Uncovering JAPA

A Driver's License Can Equal Carpooling, Safety, and Social Justice

How can planners make driving safer and make stronger arguments for carpooling at the same time? Many planners are interested in encouraging public transit and other modes of shared transportation for environmental, infrastructure, or efficiency reasons.

But an important component of carpooling is ensuring that those carpool drivers have driver’s licenses.

Authors Ryan Allen and Jueyu Wang examine this issue in “Immigrant Legal Status and Commute Mode Choice for Hispanics in the United States,” Journal of the American Planning Association (Vol. 86, No. 3).

Using data from the Survey of Income and Program Participation (SIPP) the authors identify likely undocumented immigrants to understand their commuting mode choices compared with documented immigrants and native born Hispanic Americans.

The authors found that two-thirds of undocumented immigrant commuters drive to work.

The pertinent issue that arises from their findings revolves around undocumented immigrants’ ability to obtain a driver’s license and whether planners should encourage alternative modes of commuting for this group.

Prior research has demonstrated that undocumented immigrants are less likely to drive in the first few years of living in the United States. Being stopped by law enforcement officials without a license is a misdemeanor, but for an undocumented immigrant, “[a]n arrest may also trigger identification by Immigration and Custums Enforcement and eventual deportation.” However, car ownership becomes more likely as undocumented immigrants live here longer.

The authors suggest that there is a correlation between car ownership and the research finding that as undocumented immigrants live here longer, they tend to move to suburban areas, increasing the need for a car.

Only about 43 percent of undocumented immigrants reside in states where they can obtain a license, so a majority of undocumented immigrants in the U.S. do not have the ability to drive legally. 

And while some of these immigrants may have foreign licenses, there is no way of ensuring that the two-thirds of uncodumented immigrant commuters who drive to work across the country have proved that they know how to properly operate a vehicle or know the rules of the road.

What does this mean for all of us?

The authors note that continuing to block the ability of undocumented immigrants to obtain licenses is detrimental not only to the unlicensed drivers themselves but to everyone who uses roads.

In theory, encouraging undocumented immigrants to carpool with licensed drivers would make driving safer for everyone. It is also consistent with the planning profession’s promotion of shared modes of transport to reduce the number of commuters who travel alone.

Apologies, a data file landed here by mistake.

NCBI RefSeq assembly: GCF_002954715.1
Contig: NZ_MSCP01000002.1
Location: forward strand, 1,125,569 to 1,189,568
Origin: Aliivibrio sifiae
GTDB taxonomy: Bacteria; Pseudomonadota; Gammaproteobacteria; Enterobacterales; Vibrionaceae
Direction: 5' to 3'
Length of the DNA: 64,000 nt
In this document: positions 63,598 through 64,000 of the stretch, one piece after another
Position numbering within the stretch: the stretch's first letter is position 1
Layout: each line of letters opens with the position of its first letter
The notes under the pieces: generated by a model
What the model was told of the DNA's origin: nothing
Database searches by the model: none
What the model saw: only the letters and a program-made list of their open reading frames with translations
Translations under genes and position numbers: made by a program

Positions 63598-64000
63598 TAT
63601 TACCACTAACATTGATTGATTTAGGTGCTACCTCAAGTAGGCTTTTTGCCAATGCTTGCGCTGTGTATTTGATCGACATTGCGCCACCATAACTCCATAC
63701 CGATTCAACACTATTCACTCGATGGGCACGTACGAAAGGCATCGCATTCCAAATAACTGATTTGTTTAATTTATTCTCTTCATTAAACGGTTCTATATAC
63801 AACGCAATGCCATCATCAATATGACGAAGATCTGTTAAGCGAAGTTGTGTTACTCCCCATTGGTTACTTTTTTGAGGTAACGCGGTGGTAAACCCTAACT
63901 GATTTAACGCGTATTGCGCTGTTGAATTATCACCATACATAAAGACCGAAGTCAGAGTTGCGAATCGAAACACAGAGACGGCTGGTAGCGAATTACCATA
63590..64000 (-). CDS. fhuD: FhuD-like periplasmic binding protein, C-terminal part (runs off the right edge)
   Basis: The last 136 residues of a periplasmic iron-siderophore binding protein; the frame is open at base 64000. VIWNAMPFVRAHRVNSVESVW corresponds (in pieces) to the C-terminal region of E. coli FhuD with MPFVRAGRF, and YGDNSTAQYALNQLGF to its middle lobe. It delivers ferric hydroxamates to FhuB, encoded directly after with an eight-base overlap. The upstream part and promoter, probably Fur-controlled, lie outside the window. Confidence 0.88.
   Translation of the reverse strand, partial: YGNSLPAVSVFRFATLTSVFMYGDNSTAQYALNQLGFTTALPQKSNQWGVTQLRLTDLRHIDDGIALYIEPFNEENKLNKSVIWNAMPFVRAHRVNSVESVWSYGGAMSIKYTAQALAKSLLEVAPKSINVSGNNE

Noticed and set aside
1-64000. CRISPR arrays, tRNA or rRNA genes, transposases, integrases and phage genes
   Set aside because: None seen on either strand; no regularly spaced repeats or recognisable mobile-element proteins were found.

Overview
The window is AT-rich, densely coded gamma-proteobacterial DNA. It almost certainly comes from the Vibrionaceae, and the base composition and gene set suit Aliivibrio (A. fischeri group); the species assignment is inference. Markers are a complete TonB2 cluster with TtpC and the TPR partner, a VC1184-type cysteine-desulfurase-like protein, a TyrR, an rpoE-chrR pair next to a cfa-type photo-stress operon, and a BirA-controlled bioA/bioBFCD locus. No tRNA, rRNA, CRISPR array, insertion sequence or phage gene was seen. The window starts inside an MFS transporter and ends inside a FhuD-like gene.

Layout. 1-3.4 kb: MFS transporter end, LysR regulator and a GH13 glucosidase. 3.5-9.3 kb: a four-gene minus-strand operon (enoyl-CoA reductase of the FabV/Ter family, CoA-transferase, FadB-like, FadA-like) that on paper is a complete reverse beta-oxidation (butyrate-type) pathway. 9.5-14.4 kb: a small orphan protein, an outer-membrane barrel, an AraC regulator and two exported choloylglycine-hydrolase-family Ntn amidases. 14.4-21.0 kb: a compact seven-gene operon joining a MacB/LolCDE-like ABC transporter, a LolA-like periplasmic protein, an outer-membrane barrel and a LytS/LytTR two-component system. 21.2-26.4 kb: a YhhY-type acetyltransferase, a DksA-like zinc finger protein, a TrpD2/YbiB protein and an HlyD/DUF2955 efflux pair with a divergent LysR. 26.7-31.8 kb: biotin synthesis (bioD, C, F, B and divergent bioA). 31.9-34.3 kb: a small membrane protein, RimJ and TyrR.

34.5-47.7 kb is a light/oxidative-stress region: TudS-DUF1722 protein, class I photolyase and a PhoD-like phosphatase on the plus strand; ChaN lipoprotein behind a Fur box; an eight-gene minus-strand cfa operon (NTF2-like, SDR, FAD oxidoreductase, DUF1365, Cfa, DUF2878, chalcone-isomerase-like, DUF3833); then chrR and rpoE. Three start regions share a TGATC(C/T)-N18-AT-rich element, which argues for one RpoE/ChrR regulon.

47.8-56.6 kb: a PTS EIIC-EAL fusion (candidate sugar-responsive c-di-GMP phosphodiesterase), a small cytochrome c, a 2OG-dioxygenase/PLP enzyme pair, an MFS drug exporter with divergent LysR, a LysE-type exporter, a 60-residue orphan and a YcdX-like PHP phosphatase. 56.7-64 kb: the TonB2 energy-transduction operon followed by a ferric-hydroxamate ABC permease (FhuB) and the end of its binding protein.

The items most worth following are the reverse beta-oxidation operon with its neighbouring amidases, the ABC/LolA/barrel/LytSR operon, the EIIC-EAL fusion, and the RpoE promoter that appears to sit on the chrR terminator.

A necessary step to that goal is increasing the number of licensed drivers within the undocumented immigrant community. It is possible that undocumented immigrants would be more likely to ride with and trust another undocumented immigrant with a license. In this case, having a driver’s license would become an asset to the community and be beneficial for all of us.

There is not a lot of research into undocumented immigrants and modes of transportation. There are research areas waiting to be studied that would support the planner’s role in simultaneously advocating for social justice and making the city safer.

With the many crises and threats that we are confronting — some of which impact certain communities more than others — planners could take an increasingly more prominent role to present solutions to these problems.

The authors offer more statistics about specific states and cities and include ideas for legislation that could increase access to a driver’s license. Those interested in engaging in immigration policy and transportation will find this research valuable.

The Journal of the American Planning Association is the quarterly journal of record for the planning profession. For full access to the JAPA archive, APA members may purchase a discounted subscription for $48/year, or a digital-only subscription for $36/year.

Top image: Getty Images photo.


About the Author
Laier-Rayshon Smith is a dual Master in Urban Planning and Master in Design Studies candidate at Harvard University.

October 29, 2020

By Laier-Rayshon Smith